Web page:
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Is This Your Situation: Admitting a New Partner to a Medical Practice

 

Finding the right partner to share your medical practice is like finding the right partner to share your life. You should have the same outlook, similar values, and be able to sort out inevitable problems with minimal drama.

But as baby boomer doctors begin to see the prospect of retirement ahead, it may be time – perhaps, way past time – to add a partner to continue the practice and to fund their retirement nest egg.

Finding a New Partner

You’ll be spending a lot of time with your new partner, really more time than you spend with your family; so the fit has to be right. Mostly, you should share the same philosophies about patient care and running a small business, as well as agree on how and when to invest in the practice.

Owning a practice isn’t for every health-care professional. If you hope that your new partner will someday take over the practice, that should be the first thing you discuss with candidates. And don’t be surprised if candidates get all up in your business. They’ll want to see financial records, tax returns, vendor records, and all other documents that show how you manage and run your practice.

Setting a Buy-In Price

After you’ve found “the one” to add to your practice, then you have to determine how much buy-in money you’ll require to make them a partner. Buying in is based on the value of a practice, which can be difficult to determine and is a subject of debate from both sides of the deal. Principal factors to consider include location, years in business, stability, demand, staff, and projected revenue growth.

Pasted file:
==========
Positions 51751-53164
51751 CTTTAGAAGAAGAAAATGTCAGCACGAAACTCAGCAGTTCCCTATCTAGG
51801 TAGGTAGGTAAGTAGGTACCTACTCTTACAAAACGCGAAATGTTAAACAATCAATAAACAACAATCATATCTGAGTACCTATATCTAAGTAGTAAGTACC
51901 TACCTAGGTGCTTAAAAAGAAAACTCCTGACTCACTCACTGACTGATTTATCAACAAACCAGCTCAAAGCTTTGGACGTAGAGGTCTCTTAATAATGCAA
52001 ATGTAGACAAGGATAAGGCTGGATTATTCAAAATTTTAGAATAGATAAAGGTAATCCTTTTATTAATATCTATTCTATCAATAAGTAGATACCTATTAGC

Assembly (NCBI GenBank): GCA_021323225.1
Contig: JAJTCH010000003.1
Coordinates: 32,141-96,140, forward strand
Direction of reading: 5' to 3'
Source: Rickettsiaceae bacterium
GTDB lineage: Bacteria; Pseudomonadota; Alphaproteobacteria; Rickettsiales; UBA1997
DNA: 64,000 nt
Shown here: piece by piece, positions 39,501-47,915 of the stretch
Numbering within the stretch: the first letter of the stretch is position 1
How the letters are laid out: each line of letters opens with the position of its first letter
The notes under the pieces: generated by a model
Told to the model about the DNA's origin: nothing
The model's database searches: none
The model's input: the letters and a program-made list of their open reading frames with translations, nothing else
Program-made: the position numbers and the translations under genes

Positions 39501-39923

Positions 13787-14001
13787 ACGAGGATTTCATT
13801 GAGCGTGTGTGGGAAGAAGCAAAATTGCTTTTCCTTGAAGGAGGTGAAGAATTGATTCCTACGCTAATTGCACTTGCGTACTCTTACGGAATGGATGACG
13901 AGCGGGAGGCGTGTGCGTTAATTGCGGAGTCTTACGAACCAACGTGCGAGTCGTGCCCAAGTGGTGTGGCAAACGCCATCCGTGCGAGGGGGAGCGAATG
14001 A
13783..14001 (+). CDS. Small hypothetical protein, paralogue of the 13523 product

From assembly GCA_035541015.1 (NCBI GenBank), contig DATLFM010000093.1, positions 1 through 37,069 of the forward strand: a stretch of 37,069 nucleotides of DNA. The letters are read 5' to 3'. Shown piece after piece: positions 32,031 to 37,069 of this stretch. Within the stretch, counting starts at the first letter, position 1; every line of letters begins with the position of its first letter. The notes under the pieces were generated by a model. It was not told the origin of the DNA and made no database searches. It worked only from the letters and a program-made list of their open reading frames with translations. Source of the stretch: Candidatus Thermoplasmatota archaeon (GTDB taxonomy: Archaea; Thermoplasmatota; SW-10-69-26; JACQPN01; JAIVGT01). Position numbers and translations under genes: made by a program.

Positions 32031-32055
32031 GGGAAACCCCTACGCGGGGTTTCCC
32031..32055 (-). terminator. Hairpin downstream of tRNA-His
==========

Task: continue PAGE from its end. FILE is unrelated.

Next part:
Some variables are facts, like years in business; others are arguable, like revenue projections. Negotiations will follow, which will be the first test of this new partnership. Make sure both sides are happy, or equally unhappy, about the way the buy-in is structured. Any lingering hard feelings can hurt the new union.

Financing a Buy-In

It may not be brain surgery, but the way buy-ins are financed can be complicated and affect the practice’s finances, the senior partner’s ability to retire, and the new partner’s ability to make payments. Typically, the new partner will pay part, maybe 10 percent to 20 percent, of the purchase price upfront, and gradually will pay off the remainder according to the terms of a promissory note. Another way to structure buy-ins is to consider a junior partner’s “sweat equity” – hard work and contributions to the practice – over several years as part of his buy-in payments.

Buy-ins can be a tricky business. The way you structure a buy-in can have tax consequences and can determine whether the senior partners can take retirement while they’re still healthy enough to enjoy it.

Give us a call, and we can help you set a fair price for your practice and advise new partners on how to finance this big step in their career.

 
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Nelda Fields | Debra Turner
Nelda Fields | Debra Turner
Healthcare Services Group | Partners
(843) 577-5843
healthcare@websterrogers.com
40 Calhoun Street, Suite 320
Charleston, SC 29401
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